It was in the waning years of the Majapahit empire that the Tengger people established themselves. As Islam spread throughout the region and the Sultanate of Malacca’s power grew, Hindu communities found themselves retreating to the island of Bali as well as the Eastern Javan mountain ranges. Among those who settled in the Javan mountains were Roro Anteng, a daughter of the last Majapahit king Brawijaya VII, and Joko Seger, a man of the Brahmin caste. This couple came to rule over the Hindu communities in eastern Java, calling their people the “Tengger”“teng” from “Anteng” and “ger” from “Seger”.

Origins of the Yadnya Kasada ritual also happen to be closely linked to Roro Anteng and Joko Seger. Although the two were adept governors of the Tengger people, they were distressed by the fact that they were unable to have children. At the end of their ropes, the couple scaled Mount Bromo to pray for help from the gods. Moved by their sincerity, Roro Anteng and Joko Seger’s wish was granted with a blessing of 25 children, but on one condition – their youngest child was to be sacrificed in the volcano’s crater.

Years later, the couple were faithful to their vow. Although unwilling to part with the child, the couple fulfilled their promise to avoid catastrophe befalling the Tengger people. And so the community began their lasting tradition of sacrifices on Mount Bromo – though instead of humans, the Tenggerese now offer farm produce and livestock as tribute. It is believed that this ritual was necessary to appease the gods, which will prevent the volcano from erupting.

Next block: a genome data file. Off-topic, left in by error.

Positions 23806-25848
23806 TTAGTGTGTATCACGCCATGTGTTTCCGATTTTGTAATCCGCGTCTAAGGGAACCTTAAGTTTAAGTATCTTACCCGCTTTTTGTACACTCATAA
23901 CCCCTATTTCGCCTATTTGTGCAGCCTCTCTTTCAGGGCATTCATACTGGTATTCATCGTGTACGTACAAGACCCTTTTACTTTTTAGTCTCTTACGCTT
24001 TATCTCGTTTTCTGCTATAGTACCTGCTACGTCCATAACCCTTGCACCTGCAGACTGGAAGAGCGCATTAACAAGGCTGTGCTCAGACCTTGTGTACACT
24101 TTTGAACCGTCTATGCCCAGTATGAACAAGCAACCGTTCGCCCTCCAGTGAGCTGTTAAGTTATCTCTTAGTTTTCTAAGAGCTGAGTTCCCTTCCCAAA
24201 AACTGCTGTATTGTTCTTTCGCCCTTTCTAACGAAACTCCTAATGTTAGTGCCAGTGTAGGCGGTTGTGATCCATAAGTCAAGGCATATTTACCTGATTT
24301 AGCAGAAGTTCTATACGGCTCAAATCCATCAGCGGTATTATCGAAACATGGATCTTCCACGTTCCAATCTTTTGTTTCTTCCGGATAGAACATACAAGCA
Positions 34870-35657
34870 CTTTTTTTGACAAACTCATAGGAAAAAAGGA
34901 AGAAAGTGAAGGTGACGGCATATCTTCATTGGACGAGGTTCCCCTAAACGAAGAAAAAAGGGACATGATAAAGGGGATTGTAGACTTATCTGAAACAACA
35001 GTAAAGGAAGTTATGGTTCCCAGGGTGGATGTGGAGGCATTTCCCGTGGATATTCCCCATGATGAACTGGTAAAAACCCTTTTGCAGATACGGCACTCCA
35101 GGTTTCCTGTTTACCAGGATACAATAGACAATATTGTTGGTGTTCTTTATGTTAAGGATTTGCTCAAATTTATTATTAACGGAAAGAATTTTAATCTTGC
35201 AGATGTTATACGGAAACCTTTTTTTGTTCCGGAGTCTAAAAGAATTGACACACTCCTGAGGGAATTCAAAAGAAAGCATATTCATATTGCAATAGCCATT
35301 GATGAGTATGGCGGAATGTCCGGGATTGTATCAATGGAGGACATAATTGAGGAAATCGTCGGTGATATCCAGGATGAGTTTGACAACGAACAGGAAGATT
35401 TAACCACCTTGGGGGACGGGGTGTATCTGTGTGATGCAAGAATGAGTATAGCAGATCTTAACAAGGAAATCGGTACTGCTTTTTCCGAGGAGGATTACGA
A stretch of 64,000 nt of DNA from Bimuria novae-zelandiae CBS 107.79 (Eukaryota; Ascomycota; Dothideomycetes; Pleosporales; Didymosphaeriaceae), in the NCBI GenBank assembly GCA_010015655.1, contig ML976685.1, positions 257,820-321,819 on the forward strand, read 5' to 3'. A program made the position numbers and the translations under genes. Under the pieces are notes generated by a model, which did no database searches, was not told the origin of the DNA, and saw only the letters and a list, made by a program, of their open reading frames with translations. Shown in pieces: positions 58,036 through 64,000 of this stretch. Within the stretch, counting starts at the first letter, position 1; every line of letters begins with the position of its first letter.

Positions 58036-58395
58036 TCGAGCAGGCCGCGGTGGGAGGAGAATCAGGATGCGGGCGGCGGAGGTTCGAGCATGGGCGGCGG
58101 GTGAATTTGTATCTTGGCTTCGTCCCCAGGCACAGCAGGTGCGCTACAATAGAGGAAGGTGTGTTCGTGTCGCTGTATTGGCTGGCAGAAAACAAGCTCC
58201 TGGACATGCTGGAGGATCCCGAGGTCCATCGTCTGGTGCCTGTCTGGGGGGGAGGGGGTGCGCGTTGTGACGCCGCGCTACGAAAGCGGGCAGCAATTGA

The Tengger people are Java’s second smallest ethnic group, seen here warming themselves during the festival (Image courtesy Agung Parameswara)

The Tengger Caldera

Mount Bromo’s name comes from the Javanese pronunciation of “Brahma”, the Hindu god of creation. It is one of five volcanic cones that sit within the massive, primeval Tengger Caldera, which is believed to have formed from the collapse of a nearly 4,500 metre-tall stratovolcano more than 2.5 million years ago.

Much of the landscape within the 10-kilometre wide Tengger Caldera is a vast moonscape of volcanic ash and gravel. When wind stirs up clouds of dust from the ground, it can become difficult for a traveller to endure without adequate protection. Nonetheless, this is the route that all travellers must pass through in order to get to Mount Bromo – and it is a pilgrimage that the Tenggerese take on annually during the Yadnya Kasada festival. The most tangible symbol of the Tenggerese’s faith, a temple called the Pura Luhur Poten, is also built on these dusty plains.

Standing at a height of 2,329 metres, Mount Bromo can barely be considered one of the tallest mountains in Indonesia, but it is certainly iconic.

A woman collects holy water, known as Tirta Suci, at the Widodaren cave (Image courtesy Agung Parameswara)

Faced with tedious routes and a journey with inherent danger, an unwavering dedication to their faith is attested to with the Tengger people’s five centuries of annual pilgrimages to the rim of Mount Bromo.

To the Tenggerese, it does not matter that they are one of the smallest Javan minorities, nor does it matter that Hinduism is practiced by a mere 1.7% of their nation; they remain unyielding in their beliefs. If there is a lesson we can glean from the Tenggerese, it is that strength lies not in numbers, but in spirit.

For more stories and photos, check out Asian Geographic Issue 119.